"Without this component, we see a lot of failures," he added.
Jarowski also said that teachers could find interesting lesson plans that involve makerspaces online.
4. Equipment: Part of planning will be deciding which tools to support. Most involve electronics and 3D printers, but some just offer sewing. Many have microcontrollers, laser cutters and soldering supplies. Other supplies might be hairspray, acetone, wires, cardboard and filament, as well as Legos.
Jarowski warned against buying anything online that seems extremely inexpensive because they are likely to be knock-offs of dubious quality and offering no support. Buy things with enough lead time to figure out how they work before introducing them to students, he suggested.
Safety is important, too, so you must also budget for goggles, gloves, aprons, lab coats and a fire extinguisher.
5. Location: Where in the school to put a makerspace is an important consideration. Some schools use an existing classroom; others are using part of their library.
"Media specialists love this stuff, so it is good to get them involved, Jarowski said.
On the other hand, some aspects of makerspace work make a lot of noise and may not mesh well with other uses of the library. Another option is to make the space mobile or cart-based and move it from class to class. One school he described sets up a makerspace on a pop-up basis once a week right outside the cafeteria. "Also, an area to display student projects is important," he said. It helps the students develop a sense of pride.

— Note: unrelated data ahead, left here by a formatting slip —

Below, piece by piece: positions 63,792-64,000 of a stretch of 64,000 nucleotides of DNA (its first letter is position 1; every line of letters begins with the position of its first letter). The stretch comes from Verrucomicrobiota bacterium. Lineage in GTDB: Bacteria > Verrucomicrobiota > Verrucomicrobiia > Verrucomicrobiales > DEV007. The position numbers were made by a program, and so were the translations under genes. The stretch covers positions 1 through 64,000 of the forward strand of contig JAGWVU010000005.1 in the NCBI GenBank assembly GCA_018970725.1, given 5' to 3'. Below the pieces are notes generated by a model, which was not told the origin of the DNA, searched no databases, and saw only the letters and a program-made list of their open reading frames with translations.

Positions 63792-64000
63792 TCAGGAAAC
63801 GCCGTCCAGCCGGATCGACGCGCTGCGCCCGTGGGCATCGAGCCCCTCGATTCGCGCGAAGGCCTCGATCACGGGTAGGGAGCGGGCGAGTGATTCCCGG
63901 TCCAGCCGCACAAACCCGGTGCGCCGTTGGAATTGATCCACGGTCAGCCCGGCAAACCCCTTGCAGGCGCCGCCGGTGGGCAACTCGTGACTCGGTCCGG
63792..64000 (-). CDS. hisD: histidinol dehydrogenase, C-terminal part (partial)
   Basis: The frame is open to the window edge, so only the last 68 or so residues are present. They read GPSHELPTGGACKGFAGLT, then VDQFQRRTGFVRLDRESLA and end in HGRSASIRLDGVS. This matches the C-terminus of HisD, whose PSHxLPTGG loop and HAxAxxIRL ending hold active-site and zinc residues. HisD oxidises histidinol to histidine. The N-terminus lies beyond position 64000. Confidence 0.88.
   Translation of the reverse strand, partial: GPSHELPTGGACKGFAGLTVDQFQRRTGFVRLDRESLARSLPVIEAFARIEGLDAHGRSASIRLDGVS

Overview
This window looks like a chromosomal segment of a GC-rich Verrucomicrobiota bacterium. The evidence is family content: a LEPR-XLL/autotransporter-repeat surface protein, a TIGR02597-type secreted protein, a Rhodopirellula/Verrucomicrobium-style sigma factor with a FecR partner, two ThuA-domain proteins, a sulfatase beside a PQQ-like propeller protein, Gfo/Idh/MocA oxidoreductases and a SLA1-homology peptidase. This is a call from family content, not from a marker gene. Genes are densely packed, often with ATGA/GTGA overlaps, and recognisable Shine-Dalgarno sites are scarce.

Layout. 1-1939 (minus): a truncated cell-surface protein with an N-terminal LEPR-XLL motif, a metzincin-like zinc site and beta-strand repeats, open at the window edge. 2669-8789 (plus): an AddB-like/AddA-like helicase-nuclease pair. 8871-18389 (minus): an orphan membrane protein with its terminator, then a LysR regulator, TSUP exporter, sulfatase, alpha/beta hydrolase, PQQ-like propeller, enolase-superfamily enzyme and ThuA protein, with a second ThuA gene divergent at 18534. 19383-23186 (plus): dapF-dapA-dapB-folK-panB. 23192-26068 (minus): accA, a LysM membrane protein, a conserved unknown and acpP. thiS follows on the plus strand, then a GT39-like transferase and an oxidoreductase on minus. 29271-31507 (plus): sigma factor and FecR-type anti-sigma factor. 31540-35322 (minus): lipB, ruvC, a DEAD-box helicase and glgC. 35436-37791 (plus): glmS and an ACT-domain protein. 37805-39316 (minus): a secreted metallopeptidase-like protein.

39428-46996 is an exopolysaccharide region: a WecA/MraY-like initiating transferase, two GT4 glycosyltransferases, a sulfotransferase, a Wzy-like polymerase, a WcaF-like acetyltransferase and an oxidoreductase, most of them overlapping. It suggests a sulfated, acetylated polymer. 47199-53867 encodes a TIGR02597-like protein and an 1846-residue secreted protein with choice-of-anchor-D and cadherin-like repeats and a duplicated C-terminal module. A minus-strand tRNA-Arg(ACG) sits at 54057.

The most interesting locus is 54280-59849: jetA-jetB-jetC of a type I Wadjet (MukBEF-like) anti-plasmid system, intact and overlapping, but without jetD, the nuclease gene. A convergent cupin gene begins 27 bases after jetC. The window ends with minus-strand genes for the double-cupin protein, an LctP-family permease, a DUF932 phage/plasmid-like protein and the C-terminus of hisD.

6. Funding: Is it a new budget item? Or could different departments come together and share budgets to create or maintain a makerspace? Are there grants available? Consider seeking donations from the private sector, Jarowski said. Perhaps a plastics company could buy a 3D printer for the school, he added. He also recommended reserving up to 20 percent of your budget for maintenance and additional supplies. "You could build a basic academic makerspace for $5,000 or less," he estimated.
7. Setup: Jarowski said many people ask if a makerspace is a classroom or a workshop. His answer is that it should be both, or a synthesis of the two. But he said several considerations should go into the physical setup.
- You should have both high-tech and low-tech areas, and clean and messy areas, with separate workstations for different types of activities.
- Don't carpet the space because carpet is hard to clean, he said.
- Make sure you include whiteboards so students can work on problems together.
8. Promotion: It is important to showcase student projects, prototypes and designs, he said. Keep cameras around to document their efforts and include them in the social media and blog of the school. Hold open houses and invite parents, he suggested, and host a mini-maker fair of your own. Jarowksi also strongly recommended including the news media. When a story appeared in the local paper in Western Massachusetts about his school, within days he had 200 phone calls asking about the makerspace.
David Raths is a Philadelphia-based freelance writer focused on information technology. He writes regularly for several IT publications, including Healthcare Innovation and Government Technology.